Dun Mor Vaul

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Coordinates: 56°32′31″N 6°48′49″W / 56.542061°N 6.813492°W / 56.542061; -6.813492

Dun Mor Vaul
Dun Mor Broch, Vaul, Tiree - geograph.org.uk - 3658004.jpg
Interior of Dun Mor
Dun Mor Vaul is located in Argyll and Bute
Dun Mor Vaul
Shown within Argyll and Bute
Alternate name Dùn Mòr
Location Tiree
Coordinates 56°32′31″N 6°48′49″W / 56.542061°N 6.813492°W / 56.542061; -6.813492
Type Broch
History
Periods Iron Age

Dun Mor Vaul (or simply Dun Mor; Scottish Gaelic: Dùn Mòr) is an iron-age broch located on the north coast of the island of Tiree, in Scotland.

Description[edit]

Dun Mor (grid reference NM04234927) is situated on a rocky knoll on the northern coast of island of Tiree, about 1 kilometre northwest of the hamlet of Vaul. The broch consists of a drystone tower with an internal diameter of 9.2 metres with walls about 4.5 metres thick.[1] The outer face of the wall survives to a maximum height of 2.2 metres.[2] The entrance is on the southeast side.[1] On the north side of the entrance passage is a small side-chamber, of a type usually called a "guard cell".[1] The intramural cavity is well-preserved, and there are the remains of a staircase, which led to the upper levels, on the north side.[1]

The broch was additionally protected by two outer lines of defence, one drawn round the irregular margin of the summit on all sides, and the other taking the form of a hornwork which restricted access from the landward side of the knoll.[2]

Excavations[edit]

The broch was partly excavated around 1880, and it was almost completely excavated by E. W. MacKie in 1962-4.[2]

The excavations showed that there had been two phases of occupation before the broch was built.[2] In the earliest phase (5th century BC) there appears to have been a wooden hut, which may have been destroyed by fire.[2] This was followed by a more extensive settlement occupying a larger proportion of the summit area.[2] After an interval of unknown duration (possibly several centuries) the knoll was reoccupied and the construction of the broch and its outworks began.[2]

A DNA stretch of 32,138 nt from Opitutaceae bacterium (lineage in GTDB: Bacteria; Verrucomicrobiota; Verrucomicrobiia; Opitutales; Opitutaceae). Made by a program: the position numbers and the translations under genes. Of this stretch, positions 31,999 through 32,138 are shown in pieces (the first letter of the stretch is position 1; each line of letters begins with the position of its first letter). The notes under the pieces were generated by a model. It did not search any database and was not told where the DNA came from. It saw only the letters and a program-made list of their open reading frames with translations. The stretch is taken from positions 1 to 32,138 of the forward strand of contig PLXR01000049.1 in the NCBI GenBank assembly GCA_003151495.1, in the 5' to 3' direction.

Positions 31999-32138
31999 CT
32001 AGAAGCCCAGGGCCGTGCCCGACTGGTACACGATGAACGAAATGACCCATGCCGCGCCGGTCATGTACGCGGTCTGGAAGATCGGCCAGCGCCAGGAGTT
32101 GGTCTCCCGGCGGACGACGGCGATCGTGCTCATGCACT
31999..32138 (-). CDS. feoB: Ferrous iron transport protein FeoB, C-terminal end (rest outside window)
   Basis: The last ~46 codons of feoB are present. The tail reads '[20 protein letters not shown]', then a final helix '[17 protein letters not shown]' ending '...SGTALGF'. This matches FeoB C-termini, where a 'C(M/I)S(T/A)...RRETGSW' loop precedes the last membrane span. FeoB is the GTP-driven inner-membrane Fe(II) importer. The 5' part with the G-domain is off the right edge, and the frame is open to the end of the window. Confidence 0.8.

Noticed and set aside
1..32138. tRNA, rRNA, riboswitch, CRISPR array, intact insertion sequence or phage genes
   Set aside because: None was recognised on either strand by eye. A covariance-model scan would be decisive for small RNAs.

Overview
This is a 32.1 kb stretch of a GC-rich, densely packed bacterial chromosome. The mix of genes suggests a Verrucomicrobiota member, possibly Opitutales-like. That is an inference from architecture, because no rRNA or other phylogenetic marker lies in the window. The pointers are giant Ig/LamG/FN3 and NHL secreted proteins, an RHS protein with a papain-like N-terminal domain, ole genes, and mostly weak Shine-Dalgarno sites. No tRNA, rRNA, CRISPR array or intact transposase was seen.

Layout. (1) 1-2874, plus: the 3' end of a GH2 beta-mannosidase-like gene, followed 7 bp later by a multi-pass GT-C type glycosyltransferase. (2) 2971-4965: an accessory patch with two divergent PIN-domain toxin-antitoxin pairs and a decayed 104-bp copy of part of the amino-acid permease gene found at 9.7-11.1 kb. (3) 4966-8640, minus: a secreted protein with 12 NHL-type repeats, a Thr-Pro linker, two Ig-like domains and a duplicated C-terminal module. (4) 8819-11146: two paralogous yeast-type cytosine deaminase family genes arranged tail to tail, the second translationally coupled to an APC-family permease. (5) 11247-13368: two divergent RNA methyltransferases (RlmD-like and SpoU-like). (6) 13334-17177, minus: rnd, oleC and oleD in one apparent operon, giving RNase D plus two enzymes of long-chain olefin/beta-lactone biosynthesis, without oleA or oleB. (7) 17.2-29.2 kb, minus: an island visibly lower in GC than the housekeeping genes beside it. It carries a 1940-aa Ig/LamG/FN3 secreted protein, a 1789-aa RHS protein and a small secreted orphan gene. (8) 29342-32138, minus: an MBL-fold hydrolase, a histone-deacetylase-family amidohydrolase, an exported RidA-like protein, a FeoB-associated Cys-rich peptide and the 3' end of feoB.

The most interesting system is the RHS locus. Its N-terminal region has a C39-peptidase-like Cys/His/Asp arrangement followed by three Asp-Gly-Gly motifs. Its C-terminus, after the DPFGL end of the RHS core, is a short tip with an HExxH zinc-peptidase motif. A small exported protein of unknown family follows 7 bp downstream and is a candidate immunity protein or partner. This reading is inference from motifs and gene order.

The construction of the broch was dated by radiocarbon dating to the 1st century AD.[2] It appears to have been used initially as a communal refuge, but by the 2nd century it had become instead the permanent residence of a single family.[2] Before long the upper storeys of the broch wall were demolished, and a round house (or an aisled wheel-house) was constructed within the interior.[2] It seems the broch was abandoned in the mid 3rd-century, the latest datable artefact from the interior being a fragment of a Roman glass bowl made in the Rhineland between 160 and 250 AD.[2]

The finds include large quantities of native pottery sherds; fragments of Roman glass and samian-ware and coarse-ware vessels; bronze and silver spiral finger-rings; rotary querns; quartzite strike-lights; glass ring-beads; tools and dice of bone; and several tools used in weaving and the working of metals.[2] The finds are now in the Hunterian Museum, University of Glasgow.[3]

References[edit]

  1. ^ a b c d Ritchie, J N G (1998). Brochs of Scotland. Shire Publications. pp. 35–7. ISBN 0747803897. 
  2. ^ a b c d e f g h i j k l Historic Environment Scotland. "Tiree, Dun Mor, Vaul (21524)". Canmore. Retrieved 15 February 2014. 
  3. ^ Ritchie, J N G (1998). Brochs of Scotland. Shire Publications. p. 45. ISBN 0747803897. 

Further reading[edit]

  • Euan W. Mackie, (1975), Dun Mor Vaul: An Iron Age Broch on Tiree. University of Glasgow. ISBN 0852611129
  • Euan W. MacKie, (1997) "Dun Mor Vaul re-visited", J. N. Graham Ritchie (ed) The Archaeology of Argyll. Edinburgh University Press. ISBN 0748606459

External links[edit]

Media related to Dun Mor Vaul at Wikimedia Commons